Apple has had a partial win in its attempt to prevent banks using iPhones' NFC chips for payment services other than Apple Pay.
Four Australian banks applied to local regulators to bargain with Apple as a cartel. Apple argued against their application by claiming iThings' security would be badly compromised by allowing third-party access to their NFC chips. Apple also took a swipe at the four banks, arguing they're not really interested in opening the iPhone to competition but are instead trying to defend lucrative credit card businesses and pointing out that one of the four hadn't even signed the confidentiality agreement that would allow it to view Apple Pay's terms and conditions.
Australia's Competition and Consumer Commission (ACCC) has now ruled on the banks' application and decided it needs more time to ponder the matter.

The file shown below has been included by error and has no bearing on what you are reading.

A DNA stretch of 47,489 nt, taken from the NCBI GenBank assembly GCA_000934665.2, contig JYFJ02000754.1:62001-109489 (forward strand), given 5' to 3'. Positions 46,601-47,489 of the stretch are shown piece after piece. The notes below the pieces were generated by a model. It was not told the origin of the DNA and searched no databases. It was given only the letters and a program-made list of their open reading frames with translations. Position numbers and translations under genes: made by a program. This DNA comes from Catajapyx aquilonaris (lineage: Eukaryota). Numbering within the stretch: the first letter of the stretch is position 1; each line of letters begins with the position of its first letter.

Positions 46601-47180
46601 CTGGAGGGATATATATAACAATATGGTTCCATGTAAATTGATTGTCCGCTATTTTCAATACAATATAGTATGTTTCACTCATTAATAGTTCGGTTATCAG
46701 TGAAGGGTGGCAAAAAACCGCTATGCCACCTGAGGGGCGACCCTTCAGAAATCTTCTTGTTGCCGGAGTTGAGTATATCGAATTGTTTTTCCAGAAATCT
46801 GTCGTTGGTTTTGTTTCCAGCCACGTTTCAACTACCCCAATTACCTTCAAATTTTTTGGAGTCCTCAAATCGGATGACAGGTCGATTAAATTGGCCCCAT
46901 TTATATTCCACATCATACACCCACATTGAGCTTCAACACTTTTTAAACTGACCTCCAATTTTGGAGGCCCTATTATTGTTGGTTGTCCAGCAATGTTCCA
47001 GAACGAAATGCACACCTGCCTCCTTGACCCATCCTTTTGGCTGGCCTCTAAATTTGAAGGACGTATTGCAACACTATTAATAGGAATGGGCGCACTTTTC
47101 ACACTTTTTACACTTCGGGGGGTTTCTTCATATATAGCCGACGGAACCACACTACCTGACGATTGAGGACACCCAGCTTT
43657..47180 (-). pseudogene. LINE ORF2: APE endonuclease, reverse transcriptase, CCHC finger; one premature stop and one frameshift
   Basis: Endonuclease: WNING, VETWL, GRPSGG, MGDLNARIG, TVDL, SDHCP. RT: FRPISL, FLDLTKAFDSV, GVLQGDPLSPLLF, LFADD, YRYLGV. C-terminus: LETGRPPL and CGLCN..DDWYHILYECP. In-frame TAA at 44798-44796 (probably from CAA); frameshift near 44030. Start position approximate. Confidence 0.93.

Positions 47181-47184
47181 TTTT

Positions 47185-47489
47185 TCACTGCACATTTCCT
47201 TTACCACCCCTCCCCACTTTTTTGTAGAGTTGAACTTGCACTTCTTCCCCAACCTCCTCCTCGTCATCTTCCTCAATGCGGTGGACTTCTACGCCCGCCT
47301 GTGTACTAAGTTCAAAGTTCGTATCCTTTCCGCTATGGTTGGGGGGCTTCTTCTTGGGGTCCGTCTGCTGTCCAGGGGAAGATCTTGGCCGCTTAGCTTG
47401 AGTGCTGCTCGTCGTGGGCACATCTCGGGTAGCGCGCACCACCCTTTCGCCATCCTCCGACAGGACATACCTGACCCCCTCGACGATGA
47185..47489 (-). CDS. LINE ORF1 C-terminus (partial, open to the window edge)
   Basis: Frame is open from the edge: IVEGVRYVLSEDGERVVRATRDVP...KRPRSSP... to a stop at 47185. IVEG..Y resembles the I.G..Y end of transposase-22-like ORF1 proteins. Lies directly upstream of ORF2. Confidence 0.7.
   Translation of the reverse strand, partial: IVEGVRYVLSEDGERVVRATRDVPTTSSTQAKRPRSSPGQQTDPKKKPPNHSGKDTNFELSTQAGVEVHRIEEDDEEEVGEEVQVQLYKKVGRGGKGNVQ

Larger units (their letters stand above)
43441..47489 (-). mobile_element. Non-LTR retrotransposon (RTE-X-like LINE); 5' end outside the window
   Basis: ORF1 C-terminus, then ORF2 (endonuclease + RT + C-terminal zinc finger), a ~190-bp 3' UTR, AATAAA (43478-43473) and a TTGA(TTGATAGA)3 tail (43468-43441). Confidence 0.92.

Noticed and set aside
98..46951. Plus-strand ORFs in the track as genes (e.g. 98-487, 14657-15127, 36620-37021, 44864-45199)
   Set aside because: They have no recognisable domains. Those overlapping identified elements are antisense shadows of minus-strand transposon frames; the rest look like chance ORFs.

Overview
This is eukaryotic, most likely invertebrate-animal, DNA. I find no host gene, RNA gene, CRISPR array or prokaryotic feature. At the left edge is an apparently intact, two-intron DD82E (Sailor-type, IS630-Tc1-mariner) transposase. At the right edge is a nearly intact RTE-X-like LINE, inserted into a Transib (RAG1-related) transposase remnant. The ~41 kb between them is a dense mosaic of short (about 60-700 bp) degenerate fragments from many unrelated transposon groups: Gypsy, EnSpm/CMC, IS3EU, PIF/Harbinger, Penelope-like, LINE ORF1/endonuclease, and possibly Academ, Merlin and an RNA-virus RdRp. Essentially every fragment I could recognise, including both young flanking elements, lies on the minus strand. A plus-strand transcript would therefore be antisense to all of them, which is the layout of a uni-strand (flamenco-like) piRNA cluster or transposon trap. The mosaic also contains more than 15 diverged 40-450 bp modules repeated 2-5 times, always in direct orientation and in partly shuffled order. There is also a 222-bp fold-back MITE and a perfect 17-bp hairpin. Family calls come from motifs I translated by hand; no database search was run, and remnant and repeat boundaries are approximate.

ACCC chairman Rod Sims said “the complexity of the issues and the limited time available” make it inadvisable to make a rapid decision.
The four banks - Bendigo and Adelaide Bank, Commonwealth Bank, NAB and Westpac - have issued a statement in which they offer no comment on the ACCC's decision but say they "will continue to be in consultation" with the regulator.
The four also point out that their application to negotiate as one has found favour from another bank and a pair of third-party payment companies.
The ACCC's Sims said the Commission will deliver a draft decision by October 2016, before embarking on public consultation. The ACCC usually reaches a final decision five to six months after receiving an application. The four banks' bid arrived in late July and Australia basically goes to the beach for a month in late December, so Vulture South imagines we'll get a decision either a week or two before Christmas or a month later.
Australia's regulators and courts are well-regarded worldwide, so the reasoning expressed in the ACCC's eventual decision will be noted by other regulators around the world. ®